VERMILION, Alta. — Farmers and faculty point to Lakeland College’s new Dairy Learning Centre as a key element in advancing Alberta’s milk industry.
“We’ve come a long way from the bucket and the milking stool,” said Tom Kootstra, chair of Alberta Milk, during the official opening in Vermilion Aug. 22.
“Some of the (students) here are going to be part of the next generation, and will improve on the senior management team at home, so this offers a lot. “
The 46,000 sq. foot centre replaces the college’s old facility, which was built in the 1980s.
Students can use the facility’s robotic milking system and conventional parlours when managing the 280 head of cattle, which includes Holstein milk cows, replacement heifers and calves.
“Having this facility means the advancement of education of future dairy leaders in the industry,” said Josie Van Lent, dean of agriculture sciences at Lakeland College.
“When we know better, we do better. That’s what education is really all about.”
The centre’s new equipment also enhances animal care, she added.
Cows will essentially be able to milk themselves when they reach the robotic milker. Before entering, a machine scans the animal’s tag. Then a gate opens so they enter the milk parlour, which will milk, clean and seal the teats to prevent infections.
On the other side of the milker, students will view a computer screen that monitors how each cow is producing while also detecting potential issues in the milk.
“Robots provide a little more comfort because cows can get milked a little more regularly,” Van Lent said.
“In old barns, we knew less of animal behaviour than what we know today. So, the newer barns are addressing cow comfort and animal behaviour, and what’s really important to the animal in the milking process.”
Other new technologies include robotic feeders and cleaners, and students will also be taught calf management, feed and nutrition, cow comfort, and manure management.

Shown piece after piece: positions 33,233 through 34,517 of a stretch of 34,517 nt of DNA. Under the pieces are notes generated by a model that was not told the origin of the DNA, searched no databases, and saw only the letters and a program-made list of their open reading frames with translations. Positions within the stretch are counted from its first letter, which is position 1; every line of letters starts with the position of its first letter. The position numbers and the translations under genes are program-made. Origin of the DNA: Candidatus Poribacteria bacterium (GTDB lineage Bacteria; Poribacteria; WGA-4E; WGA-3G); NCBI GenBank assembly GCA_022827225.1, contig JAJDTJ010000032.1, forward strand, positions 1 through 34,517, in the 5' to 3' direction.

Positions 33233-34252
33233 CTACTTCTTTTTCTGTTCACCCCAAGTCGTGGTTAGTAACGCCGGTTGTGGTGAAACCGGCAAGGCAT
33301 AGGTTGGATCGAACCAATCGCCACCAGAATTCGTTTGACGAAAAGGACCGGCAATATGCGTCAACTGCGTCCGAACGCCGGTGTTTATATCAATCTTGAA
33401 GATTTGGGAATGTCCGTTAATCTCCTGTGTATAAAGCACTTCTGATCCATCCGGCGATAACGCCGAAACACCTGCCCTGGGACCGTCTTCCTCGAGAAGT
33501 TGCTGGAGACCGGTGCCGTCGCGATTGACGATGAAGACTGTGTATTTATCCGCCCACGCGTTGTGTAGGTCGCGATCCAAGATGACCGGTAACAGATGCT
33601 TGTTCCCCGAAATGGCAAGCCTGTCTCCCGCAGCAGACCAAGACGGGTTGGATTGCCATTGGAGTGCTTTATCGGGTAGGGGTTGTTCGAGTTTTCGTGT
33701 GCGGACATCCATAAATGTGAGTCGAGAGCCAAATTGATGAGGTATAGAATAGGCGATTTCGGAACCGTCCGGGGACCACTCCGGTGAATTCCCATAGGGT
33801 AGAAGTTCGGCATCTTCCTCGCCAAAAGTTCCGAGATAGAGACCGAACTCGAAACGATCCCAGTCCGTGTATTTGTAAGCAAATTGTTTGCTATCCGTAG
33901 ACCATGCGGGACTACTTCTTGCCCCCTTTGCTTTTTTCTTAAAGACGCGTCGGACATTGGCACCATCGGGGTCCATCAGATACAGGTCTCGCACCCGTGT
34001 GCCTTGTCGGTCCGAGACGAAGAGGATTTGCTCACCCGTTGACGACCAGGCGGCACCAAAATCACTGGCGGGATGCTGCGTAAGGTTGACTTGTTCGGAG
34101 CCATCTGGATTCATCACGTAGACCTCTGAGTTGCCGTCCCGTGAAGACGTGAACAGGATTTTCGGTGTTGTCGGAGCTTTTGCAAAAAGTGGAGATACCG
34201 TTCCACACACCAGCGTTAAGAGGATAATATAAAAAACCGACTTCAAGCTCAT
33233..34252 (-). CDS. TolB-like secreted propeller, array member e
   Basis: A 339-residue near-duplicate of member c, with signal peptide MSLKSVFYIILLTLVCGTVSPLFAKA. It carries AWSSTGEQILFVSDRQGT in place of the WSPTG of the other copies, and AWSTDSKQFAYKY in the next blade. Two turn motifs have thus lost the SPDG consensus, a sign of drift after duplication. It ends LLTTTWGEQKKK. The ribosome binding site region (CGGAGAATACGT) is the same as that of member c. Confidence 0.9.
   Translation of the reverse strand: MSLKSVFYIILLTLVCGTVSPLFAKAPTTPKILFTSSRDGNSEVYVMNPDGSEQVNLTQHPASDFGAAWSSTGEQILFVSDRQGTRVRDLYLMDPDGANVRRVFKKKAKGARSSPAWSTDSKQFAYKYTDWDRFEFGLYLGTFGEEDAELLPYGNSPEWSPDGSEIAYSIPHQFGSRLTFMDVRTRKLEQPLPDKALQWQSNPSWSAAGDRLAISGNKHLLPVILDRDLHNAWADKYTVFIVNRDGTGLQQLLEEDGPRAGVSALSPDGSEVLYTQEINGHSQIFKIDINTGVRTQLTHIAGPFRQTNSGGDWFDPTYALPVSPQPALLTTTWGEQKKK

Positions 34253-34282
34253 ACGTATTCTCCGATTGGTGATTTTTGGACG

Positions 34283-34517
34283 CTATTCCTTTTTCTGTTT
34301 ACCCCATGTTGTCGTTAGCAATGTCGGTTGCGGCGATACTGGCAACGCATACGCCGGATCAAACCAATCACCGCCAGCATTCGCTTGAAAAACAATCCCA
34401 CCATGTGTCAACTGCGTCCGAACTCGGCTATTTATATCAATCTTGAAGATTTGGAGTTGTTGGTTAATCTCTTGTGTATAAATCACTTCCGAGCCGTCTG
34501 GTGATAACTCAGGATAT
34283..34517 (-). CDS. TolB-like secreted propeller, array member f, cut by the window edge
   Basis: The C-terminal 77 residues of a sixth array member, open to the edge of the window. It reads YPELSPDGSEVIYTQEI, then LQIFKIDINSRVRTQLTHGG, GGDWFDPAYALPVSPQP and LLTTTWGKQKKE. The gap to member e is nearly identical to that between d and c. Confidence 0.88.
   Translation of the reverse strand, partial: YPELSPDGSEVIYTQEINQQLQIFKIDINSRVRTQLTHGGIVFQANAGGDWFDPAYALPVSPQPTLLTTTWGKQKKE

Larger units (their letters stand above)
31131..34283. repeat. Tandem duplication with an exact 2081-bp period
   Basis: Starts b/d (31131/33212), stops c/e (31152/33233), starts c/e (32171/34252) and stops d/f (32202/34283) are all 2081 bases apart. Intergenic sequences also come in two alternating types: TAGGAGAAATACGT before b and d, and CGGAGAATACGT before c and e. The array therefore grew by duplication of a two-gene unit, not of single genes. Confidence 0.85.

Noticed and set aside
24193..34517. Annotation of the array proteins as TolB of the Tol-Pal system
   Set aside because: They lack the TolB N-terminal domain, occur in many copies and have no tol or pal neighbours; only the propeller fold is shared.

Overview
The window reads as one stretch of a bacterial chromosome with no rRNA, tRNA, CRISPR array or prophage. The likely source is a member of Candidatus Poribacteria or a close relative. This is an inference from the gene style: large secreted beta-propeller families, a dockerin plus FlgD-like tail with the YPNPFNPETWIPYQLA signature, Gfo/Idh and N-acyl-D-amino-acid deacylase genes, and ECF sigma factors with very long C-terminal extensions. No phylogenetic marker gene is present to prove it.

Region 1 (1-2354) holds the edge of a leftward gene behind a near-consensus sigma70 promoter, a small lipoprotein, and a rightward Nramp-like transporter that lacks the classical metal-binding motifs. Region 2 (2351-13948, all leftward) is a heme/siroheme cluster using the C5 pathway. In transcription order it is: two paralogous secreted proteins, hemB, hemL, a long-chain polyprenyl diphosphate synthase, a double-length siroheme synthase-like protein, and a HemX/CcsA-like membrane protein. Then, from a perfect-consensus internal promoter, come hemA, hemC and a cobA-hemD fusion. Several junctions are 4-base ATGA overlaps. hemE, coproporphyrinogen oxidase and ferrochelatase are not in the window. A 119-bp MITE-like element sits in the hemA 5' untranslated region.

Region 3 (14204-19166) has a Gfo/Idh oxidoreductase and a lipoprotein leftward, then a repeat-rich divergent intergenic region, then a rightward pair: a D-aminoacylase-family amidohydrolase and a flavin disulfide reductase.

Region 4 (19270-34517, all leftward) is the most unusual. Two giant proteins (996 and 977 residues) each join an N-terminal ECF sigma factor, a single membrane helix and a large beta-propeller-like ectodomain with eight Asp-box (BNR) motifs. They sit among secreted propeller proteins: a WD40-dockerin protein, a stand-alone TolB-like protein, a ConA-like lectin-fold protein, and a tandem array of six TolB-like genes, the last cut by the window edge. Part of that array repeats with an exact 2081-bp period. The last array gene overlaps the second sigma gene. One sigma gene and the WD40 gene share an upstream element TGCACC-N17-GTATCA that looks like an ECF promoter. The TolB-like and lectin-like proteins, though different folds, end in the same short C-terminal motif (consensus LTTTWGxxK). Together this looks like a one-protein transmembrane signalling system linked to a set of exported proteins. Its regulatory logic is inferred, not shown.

Students were keen on bringing robotics into the facility, said Kristyn Child, who helped design the building and recently graduated with a dairy major.
“We thought it would be nice to have both because it’s a learning centre,” said Child, who works at her family farm in Killam, Alta.
“Robotics are the future, really, so why not bring that into the learning facility? It’s not that hard, but it would be great to learn and maybe bring it into our farm.”
Dairy farmers and operators are also welcome to learn about the robotic systems.
The centre will be more than just a place to learn. The herd will produce about 3,000 gallons every second day, which will be shipped to Edmonton. This means the centre will now be as large as a typical Alberta dairy farm.
Van Lent thanked Alberta Milk for providing the college with additional quota, bringing it to 280, so students could work in a larger operation. Before that, students were managing 50 cows.
“It’s so heart-warming they stepped up to the plate and are supporting education,” she said. “Now, we have the capacity to have more students. It’s not so crowded now with more parlours.”
The centre, which took about four months to build, is expected to be fully operating in early 2018. It cost $9.5 million, which includes $3.5 million in funding from the federal government and money from the Alberta government under Growing Forward 2.
Marlin Schmidt, Alberta’s advanced education minister, said the province will also partner with the college to conduct research.
“It will have a positive impact on the dairy producers,” he said. “This is a state-of-the-art learning centre. There’s nothing else like it in the country.”